Today I have the pleasure of publishing a guest post from a dear friend of mine; Sibylle Leon. She’s had quite a journey, and I’m sure many of you will recognize part of it in your own life.
I used to be as insecure a teenager as any. Or maybe I was even more insecure than most? It’s hard to say. I believe issues like body image and the huge pressure to be thin, thinner, thinnest, has become even worse in the decades since I was 15 (I’m 44 now), but it was definitely present in my youth, too. And I felt it, to the point where I couldn’t see just how slender I really was. All I’d focus on in front of the mirror was my belly, which seemed to be protruding inordinately.
When I look at pictures of myself at 15, I marvel at how slender and pretty I was. HOW could I have felt so fat? It’s hard to connect my present, relaxed, loving self back to the teenager I used to be. It makes me realize how far I’ve come in those past three decades.
Sibylle the teenager was obsessed with wanting a flat stomach. I have a hollow back so my stomach naturally sticks out a little most of the time. I couldn’t accept this and found myself “fat” until at 17, my obsession manifested in the shape of an eating disorder. I was overeating compulsively, in “fits” that had me devour absolutely anything to the point of feeling completely stuffed and nauseous. I DESPISED myself for my “weakness” and my ever-growing body. All together I put on nearly 20 kilos in less than two years (that’s about 44 pounds). I was an emotional wreck, half-mad with fear of getting even fatter, and the rumours and remarks from classmates and other people in my school weren’t helping.
At 18, my older sister took me to a weekend workshop about Brazilian Samba, the “real” Samba (not the version that’s taught in dance schools). It was summer, and I danced in a circle of beautiful, open-minded people with a lovely teacher who openly appreciated everyone. I remember this weekend vividly, as it marked a turning point: It was my first respite, my first experience of my body which was beyond judgment and full of enjoyment.
Thus began my long journey to recovery. During the next 12 years, I had a year of therapy, contact with many other compulsive eaters, and gradually began to accept that I wasn’t “weak”, that compulsive behavior and addiction actually occur most often in very strong-willed people – people who are so strong they need an outlet where they have no control at all.
You see, it’s not enough to realize what’s going on. It helps in the process, but if all we needed was to learn what makes us behave in a certain way, change would be a breeze. There’d be no overweight people, no smokers, and generally no unhappiness! After all, most people know that healthy food and regular exercise are the way to feel great, but it doesn’t mean we’re always able to put that into practice.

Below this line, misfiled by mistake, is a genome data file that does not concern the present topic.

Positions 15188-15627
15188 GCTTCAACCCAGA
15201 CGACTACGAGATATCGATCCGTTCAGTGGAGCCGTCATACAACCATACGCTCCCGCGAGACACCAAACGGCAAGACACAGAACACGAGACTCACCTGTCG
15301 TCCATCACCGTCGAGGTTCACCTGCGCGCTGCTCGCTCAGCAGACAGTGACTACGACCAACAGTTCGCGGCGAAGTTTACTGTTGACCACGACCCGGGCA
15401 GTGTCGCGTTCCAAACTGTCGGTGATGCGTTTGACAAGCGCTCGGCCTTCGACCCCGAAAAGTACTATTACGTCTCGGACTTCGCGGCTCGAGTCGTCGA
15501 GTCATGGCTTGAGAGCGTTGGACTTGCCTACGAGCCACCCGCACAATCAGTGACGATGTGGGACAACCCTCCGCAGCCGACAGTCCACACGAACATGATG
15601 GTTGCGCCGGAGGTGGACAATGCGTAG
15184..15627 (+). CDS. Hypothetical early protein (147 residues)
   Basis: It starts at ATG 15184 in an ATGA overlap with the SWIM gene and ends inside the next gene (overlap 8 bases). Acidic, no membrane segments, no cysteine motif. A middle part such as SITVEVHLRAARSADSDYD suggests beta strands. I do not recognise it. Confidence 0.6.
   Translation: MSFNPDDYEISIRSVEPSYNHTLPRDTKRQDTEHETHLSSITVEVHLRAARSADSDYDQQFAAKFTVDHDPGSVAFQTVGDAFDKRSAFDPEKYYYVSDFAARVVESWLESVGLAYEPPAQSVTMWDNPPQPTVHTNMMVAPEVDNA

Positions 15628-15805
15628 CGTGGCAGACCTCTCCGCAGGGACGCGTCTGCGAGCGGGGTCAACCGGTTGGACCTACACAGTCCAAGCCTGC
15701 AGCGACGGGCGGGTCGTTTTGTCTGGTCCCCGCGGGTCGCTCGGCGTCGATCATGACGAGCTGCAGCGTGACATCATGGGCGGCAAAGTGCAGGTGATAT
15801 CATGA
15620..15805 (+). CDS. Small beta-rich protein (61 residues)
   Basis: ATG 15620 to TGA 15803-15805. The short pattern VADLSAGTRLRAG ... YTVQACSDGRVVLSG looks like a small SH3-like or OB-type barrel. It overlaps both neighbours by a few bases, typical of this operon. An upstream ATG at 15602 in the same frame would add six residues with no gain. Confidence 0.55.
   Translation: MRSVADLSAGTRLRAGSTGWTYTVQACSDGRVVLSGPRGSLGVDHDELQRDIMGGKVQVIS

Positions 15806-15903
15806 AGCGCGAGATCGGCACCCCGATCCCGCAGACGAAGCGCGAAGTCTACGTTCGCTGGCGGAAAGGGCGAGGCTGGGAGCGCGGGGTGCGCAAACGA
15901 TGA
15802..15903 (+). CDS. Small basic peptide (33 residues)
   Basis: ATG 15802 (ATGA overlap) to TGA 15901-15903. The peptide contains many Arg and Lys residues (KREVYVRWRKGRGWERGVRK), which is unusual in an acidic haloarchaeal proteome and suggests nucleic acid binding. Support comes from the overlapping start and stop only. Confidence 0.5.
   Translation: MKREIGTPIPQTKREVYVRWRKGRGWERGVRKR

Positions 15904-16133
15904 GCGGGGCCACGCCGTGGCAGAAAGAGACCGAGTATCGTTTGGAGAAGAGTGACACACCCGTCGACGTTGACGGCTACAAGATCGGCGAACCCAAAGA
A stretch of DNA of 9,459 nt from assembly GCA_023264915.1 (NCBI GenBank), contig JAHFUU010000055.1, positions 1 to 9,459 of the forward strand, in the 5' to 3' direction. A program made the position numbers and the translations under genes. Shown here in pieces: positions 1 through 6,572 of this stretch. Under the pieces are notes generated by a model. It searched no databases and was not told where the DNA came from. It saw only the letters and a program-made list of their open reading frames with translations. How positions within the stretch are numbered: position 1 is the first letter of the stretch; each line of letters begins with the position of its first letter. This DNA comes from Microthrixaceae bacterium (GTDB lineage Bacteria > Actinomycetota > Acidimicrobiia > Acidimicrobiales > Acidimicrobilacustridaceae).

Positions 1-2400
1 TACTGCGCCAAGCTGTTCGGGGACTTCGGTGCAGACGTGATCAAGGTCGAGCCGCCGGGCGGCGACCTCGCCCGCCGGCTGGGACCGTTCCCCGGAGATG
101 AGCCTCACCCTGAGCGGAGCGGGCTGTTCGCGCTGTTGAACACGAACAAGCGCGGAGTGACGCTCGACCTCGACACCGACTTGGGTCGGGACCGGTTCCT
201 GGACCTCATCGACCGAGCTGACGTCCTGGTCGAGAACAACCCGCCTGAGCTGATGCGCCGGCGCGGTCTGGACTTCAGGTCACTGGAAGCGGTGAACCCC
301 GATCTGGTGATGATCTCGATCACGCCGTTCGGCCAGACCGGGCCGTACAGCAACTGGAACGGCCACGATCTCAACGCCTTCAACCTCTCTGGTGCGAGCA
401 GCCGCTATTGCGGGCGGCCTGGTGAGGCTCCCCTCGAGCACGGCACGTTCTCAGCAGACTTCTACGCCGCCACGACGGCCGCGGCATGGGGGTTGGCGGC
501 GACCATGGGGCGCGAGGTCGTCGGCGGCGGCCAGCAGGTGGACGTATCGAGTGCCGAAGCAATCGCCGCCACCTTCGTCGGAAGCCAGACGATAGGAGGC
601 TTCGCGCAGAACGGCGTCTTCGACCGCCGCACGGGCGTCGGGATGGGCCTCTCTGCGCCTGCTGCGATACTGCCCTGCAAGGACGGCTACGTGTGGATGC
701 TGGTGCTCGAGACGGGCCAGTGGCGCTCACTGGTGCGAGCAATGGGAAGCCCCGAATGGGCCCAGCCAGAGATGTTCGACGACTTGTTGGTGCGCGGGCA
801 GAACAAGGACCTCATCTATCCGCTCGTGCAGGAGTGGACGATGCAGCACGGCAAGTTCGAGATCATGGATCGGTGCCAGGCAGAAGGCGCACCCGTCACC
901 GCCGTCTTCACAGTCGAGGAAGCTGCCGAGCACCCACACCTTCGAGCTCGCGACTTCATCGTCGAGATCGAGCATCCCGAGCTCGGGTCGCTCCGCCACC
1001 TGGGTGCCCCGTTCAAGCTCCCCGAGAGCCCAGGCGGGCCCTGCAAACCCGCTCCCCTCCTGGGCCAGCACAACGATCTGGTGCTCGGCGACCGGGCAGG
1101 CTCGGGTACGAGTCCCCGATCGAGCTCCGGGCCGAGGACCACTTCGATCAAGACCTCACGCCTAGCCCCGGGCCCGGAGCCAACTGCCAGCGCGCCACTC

Healing rarely occurs in a linear fashion; I had better times alternating with periods of regular compulsive eating until around the age of 30, my weight fluctuating wildly. I do not remember any periods of compulsive eating after that and my weight stabilized. At the same time, just like an alcoholic who’s done the AA program and can never touch alcohol again, I had to and will always have to be very careful not to “prescribe” my eating, not to apply any strict rules.
In the past five years, this approach has led to a lot of unhealthy eating. I was in a job which wasn’t aligned with my personal values and what I see as my purpose in life (which is helping and supporting people, empowering and enabling them), and I compensated by eating junk food. For the first time in my life, though, I didn’t feel bad about myself. I recognized what was happening and focused on practising loving acceptance and ALLOWING myself to eat whatever I felt like eating. So for the first time ever, I put on weight the “natural” way, slowly. I didn’t try to intervene or prescribe healthy food and restrictions. I let it run its course and I can’t tell you what a difference it made! I did go to a weight slightly above healthy, but it’s better to be overweight and happy than overweight and feeling terrible.
Four months ago, the miracle happened. I changed jobs and am now working in a way that’s completely aligned to my purpose (in addition to my Coaching business, www.gentlemiraclescoaching.com), with a lovely company and amazing colleagues. And suddenly I was able to eat the healthy, fresh food I love. I don’t need such large portions anymore either; there’s no need to stuff a void in my soul with food. Currently I’m mostly vegan, eating a variety of whole, fresh foods and leaving out anything that has given me digestion pain all my life: gluten, yeast, sugar, and dairy. I found some amazingly tasty recipes and enjoy every meal so much! At the same time, I’m careful not to put any labels on it; I feel my way along. If tomorrow I won’t feel good about this any more, I’ll change what I eat tomorrow. That way, I’m not forcing anything and not triggering any compulsive behavior.
So what’s my advice to those who are still struggling? Mostly, it’s to take your time. This is a process which can’t really accelerated, only accepted and, yes, enjoyed. Heck, it took me 30 years! Stay with it. The happiness and peace of mind to be gained are profound, and I am grateful every day for all I’ve learned.
Sibylle is a trained and experienced Coach with a passion for helping people unfold their full potential in their lives, careers, or businesses. She specializes in HSPs (Highly Sensitive Persons) and works with clients from all over the world in intensive Coaching sessions over Skype. Check out Sibylle’s website at www.gentlemiraclescoaching.com.
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